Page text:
We just can’t sustain economic growth without improving our infrastructure. Any government that takes the Hyperloop hype that “this is happening now” at face value risks wasting precious resources on an idea that may never become reality – all the while, not spending those resources on technologies, like high-speed rail, that exist and deliver real benefits.

Leaving aside the shibboleth of economic growth for another time, that's the problem right there: narratives of futurity occlude the reality of the lived present. Marketing and adverts seduce; futurity is the plane onto which desire is projected. Meanwhile, the success and acclaim of narrators like Musk add cachet and appeal to their stories; after all, the guy founded Amazon, right? Well, you wouldn't want to miss out on his next great success, now would you?

I think it telling that neither of the groups trying to develop Hyperloop are funded by Musk, who presumably has the sense to get someone to run a CBA before he starts spending money: he critiqued his own story, in other words, and revealed it to be wanting.

But don't for a moment imagine that he and others like him aren't aware of the seductive power of narratives of futurity. They are, in truth, the only thing that Silicon Valley has ever sold.

The end of the codex and the death of Literature

2 min read

Interesting (and appropriately rambling) talk by Will Self, expanding on his recent thesis that a) the technology of the codex is on the way out, and thusly b) so is capital-L literature. I'm not sure I buy it completely, but his argument goes to lots of interesting places, and I recognise a lot in his description of the academy as a sort of care-home for obsolescing art-mediums such as the modernist novel.

(The audience, on the other hand, replete with writers and teachers of writing -- two categories that overlap a great deal, as Self points out -- fails to recognise his description with such venom that it's hard not to characterise their response as classic denial. That said, these are anxious times in the academy, and particularly at the arts and humanities end of it, and being lectured about the demise of your field of expertise by a man still managing to make a living producing that which you study must be a bit galling; in essence, Self does here to literary scholars what Bruce Sterling repeatedly does for technologists and futures types. The difference appears to be that literary scholars know a Cassandra when they hear one.)

Also of interest is Self's characterisation of the difference between literary fiction and genre fiction, perhaps because it is both vaguely canonical and seemingly unexamined: that old tautologous chestnut about literary fiction not being a genre because it doesn't obsess over reader fulfilment and boundary-work. That may be true of literary writers, perhaps (though Barthes is giving me some side-eye for saying so), but it is to ignore the way the publishing industry deals with the category, which is almost entirely generic... and that's a curious oversight for someone who predicates their argument about literature's decline on explicitly technological dynamics. Nonetheless, well worth a watch/listen.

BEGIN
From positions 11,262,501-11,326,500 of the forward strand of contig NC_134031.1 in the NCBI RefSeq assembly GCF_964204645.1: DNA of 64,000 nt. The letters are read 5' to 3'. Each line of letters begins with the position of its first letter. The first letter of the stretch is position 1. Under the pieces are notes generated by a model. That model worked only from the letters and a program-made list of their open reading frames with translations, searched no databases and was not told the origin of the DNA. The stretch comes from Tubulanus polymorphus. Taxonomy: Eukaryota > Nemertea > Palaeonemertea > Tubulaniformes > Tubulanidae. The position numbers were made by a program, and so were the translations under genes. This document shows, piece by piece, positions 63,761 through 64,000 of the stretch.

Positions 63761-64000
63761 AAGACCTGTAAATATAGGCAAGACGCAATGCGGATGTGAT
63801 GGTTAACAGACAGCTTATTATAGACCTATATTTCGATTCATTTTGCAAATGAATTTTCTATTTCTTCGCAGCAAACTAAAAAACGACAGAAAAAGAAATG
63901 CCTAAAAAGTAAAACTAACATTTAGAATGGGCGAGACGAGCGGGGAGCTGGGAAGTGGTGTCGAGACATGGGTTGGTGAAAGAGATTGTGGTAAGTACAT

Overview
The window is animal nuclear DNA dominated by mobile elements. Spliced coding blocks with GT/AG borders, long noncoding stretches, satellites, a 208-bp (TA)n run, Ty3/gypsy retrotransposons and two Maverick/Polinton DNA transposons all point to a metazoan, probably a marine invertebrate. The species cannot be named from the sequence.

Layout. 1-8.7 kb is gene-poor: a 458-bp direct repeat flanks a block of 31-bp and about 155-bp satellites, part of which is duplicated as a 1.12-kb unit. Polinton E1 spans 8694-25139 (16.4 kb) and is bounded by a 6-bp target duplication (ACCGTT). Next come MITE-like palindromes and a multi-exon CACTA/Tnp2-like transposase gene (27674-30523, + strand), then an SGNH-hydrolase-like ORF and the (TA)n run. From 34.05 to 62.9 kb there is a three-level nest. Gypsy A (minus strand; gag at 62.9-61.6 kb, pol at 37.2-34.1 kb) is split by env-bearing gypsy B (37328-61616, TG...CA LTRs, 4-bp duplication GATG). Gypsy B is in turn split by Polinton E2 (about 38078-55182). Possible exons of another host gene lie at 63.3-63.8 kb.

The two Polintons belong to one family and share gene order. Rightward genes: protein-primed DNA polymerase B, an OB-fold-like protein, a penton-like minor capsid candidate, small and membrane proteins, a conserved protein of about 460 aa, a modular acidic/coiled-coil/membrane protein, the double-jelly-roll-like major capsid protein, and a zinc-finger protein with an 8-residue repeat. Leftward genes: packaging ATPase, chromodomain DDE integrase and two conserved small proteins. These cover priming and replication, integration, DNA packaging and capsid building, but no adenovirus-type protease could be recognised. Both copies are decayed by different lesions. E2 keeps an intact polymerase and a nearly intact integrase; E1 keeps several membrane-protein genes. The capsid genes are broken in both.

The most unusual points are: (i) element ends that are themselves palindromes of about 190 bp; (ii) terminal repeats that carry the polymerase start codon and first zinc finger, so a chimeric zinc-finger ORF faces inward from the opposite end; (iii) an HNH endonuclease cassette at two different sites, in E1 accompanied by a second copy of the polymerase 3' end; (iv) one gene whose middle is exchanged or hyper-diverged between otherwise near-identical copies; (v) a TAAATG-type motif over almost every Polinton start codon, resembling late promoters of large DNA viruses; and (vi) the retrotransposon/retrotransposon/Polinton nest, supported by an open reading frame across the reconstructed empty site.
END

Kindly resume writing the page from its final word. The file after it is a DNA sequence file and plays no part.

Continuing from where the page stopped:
Story of cities: what will our growing megacities really look like? | Cities | The Guardian

The mainstreaming of urban design fictions continues apace.

For the moment, we remain largely wedded to superficial visual futures. The likelihood is that the prevailing chrome and chlorophyll vision of architects and urbanists will become as much an enticing, but outdated, fashion as the Raygun Gothic of The Jetsons or the cyberpunk of Blade Runner. Rather than a sudden leap into dazzling space age-style cityscapes, innovations will unfold in real-time – and so too will catastrophes. The very enormity of what cities face seems beyond the realms of believability, and encourages postponement and denial.


Terreform One’s ideas and designs might seem wildly visionary on first glance but looking closer, they go beyond speculative concepts into proposing functioning models. “What we do is create very detailed fictive scenarios that don’t promise the future will end up this way, but rather we think about what the inherent issues are and bring these to the foreground and talk in a logical way how cities might respond.”

Legible Policy [Superflux]

"We strongly believe that there is a clear need for safe spaces, both physical and conceptual, where future policies can be openly extrapolated and their implications considered. An environment is needed where alternate future visions and aspirations of citizens could be expressed without the constraints of existing socio-political, economic and legal conditions that can bind them to present day lived realities. When people envision such futures it becomes easier to also envision and understand their consequences. Furthermore, they feel encouraged to create and share their aspirations, as well as their doubts around particular policies.